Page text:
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Italian Bread

June 20, 2010
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The Omnivore was absolutely thrilled when he heard that my doctor had asked me to eliminate gluten/wheat products from my diet.  Sure, he put on a somber face, tilted his little head a tick to the right, and offered a hug.  But I could see that smile lurking in the background.  He was secretly happy.

You see, I’d not lost my desire to cook with my new found dietary restrictions.  And what I’d gained, in the ‘Vore’s view, at least, was less restrictions on my cooking.  No reason to add wheat flour to all my baking, you see, because I wasn’t eating it anyway.

No reason to insist on Whole Grain Pizza Crust.  No reason to make Whole Wheat Walnut Raisin Bread for breakfast.  Not even a decent excuse for Compromise Bread.  The Omnivore just doesn’t prefer whole wheat like I do.  And since I couldn’t eat the bread, but insisted on continuing to make fresh bread, the Omnivore was brimming with joy.  100% white floured joy.

I made the most wonderful Italian Bread.  Two loaves, with slightly different crusts, and both super-delicious.   At least, that’s what I heard, over and over again.  Not like he was rubbing my nose in the fact that I couldn’t actually eat the bread or anything :-p.  Not that he’d every make me feel bad about the lack of bread in my life.  Not that he’d comment on the fact that I spent hours in the kitchen making food that I couldn’t even savor.  He wouldn’t do that.

One Year Ago: Whole Wheat Oatmeal Bread and Cucumber Sandwiches

Italian Bread (adapted from KAF, two loaves)
4 cups King Arthur Unbleached All-Purpose Flour
1/4 cup dried potato flakes
1/4 nonfat dry milk
2 teaspoons salt
2 teaspoons sugar
2 teaspoons instant yeast
1 1/2 cups water
3 tablespoons olive oil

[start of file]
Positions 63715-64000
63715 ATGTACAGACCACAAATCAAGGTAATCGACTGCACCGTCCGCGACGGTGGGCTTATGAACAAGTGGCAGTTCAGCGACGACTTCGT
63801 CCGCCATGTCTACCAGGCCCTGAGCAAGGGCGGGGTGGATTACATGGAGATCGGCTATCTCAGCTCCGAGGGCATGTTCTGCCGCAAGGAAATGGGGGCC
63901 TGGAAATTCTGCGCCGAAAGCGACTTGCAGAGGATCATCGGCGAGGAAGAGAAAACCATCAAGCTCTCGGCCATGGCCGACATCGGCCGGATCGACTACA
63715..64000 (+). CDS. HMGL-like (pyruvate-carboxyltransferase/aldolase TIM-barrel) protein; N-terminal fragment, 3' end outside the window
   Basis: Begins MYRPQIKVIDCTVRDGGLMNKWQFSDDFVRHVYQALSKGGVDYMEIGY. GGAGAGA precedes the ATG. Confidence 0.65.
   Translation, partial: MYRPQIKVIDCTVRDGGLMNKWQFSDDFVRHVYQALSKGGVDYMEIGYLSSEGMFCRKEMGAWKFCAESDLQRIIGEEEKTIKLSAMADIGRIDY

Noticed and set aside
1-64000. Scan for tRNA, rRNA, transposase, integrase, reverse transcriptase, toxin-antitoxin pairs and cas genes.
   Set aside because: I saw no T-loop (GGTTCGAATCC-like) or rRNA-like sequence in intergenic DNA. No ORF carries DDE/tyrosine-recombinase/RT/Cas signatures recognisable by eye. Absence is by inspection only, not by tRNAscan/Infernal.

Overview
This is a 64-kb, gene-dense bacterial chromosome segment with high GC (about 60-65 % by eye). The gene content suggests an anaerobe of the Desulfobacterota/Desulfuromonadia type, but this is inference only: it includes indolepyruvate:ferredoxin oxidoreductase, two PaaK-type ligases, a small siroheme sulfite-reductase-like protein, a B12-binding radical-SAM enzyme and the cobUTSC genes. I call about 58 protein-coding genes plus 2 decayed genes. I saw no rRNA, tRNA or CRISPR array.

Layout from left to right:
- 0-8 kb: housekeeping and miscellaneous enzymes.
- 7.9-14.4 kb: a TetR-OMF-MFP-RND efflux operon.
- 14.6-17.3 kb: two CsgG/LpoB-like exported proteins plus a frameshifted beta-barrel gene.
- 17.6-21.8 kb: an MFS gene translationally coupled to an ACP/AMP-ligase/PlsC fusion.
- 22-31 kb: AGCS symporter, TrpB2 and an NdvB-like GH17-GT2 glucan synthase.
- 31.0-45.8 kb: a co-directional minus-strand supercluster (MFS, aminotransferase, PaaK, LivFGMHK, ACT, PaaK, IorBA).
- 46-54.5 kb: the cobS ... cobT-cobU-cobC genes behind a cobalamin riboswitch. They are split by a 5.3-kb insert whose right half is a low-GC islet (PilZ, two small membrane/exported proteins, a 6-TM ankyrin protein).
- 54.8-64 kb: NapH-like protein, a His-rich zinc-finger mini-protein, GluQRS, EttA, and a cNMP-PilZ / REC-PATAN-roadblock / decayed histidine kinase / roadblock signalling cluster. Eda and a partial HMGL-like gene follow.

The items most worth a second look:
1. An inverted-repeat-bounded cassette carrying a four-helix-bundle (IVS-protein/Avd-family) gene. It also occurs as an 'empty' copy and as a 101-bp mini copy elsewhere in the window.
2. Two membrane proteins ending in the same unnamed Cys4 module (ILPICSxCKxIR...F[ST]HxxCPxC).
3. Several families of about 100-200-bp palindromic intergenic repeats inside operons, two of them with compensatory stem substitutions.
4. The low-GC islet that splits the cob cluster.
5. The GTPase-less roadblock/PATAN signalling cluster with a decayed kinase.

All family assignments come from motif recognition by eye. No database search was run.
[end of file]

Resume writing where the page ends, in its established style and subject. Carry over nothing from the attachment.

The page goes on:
1 egg white beaten with 1 tablespoon water (for eggwash)
sesame seeds
butter, for brushing the cooked loaves

In a large bowl, stir together all of the dough ingredients till cohesive. Knead the dough for 5 to 8 minutes, until it’s smooth and supple, adding more water or flour as needed. Cover the dough and allow it to rise for one hour, or until it’s doubled in bulk.

Transfer the dough to a lightly greased work surface and divide it into two pieces.  Roll each section into a rectangle 15 inches long and 6 inches wide.  Roll the dough up like a jelly roll, pinching the seam and placing the loaf seamside down on a greased baking pan.

Cover with greased plastic wrap or a damn towel and let the loaves rise until very puffy, about an hour.

Brush the loaves with the egg wash, then sprinkle heavily with sesame seeds. Bake in a preheated 400°F oven for about 25 minutes, until the loaves are golden brown. For the crispiest crust, turn off the oven, prop the door open, and allow the bread to cool in the oven.  For a softer crust, brush baked bread with melted butter and allow loaf to cool wrapped in a tea towel.

3 Comments leave one →
  1. June 20, 2010 4:58 pm

    Ah, white bread…I should try that again someday. It’s been a while. The crusts on your breads look perfect.

  2. June 21, 2010 2:49 pm

    This is a bit offtopic, but we just started buying King Arthur flour, and while I’ve never ever had brand loyalty about any baking products, I love King Arthur flour. My husband says it feels like silk.

    • brannyboilsover permalink*
      June 21, 2010 6:48 pm

      KAF definitely has loyal customers, Jen. And their website is great for bread baking support!

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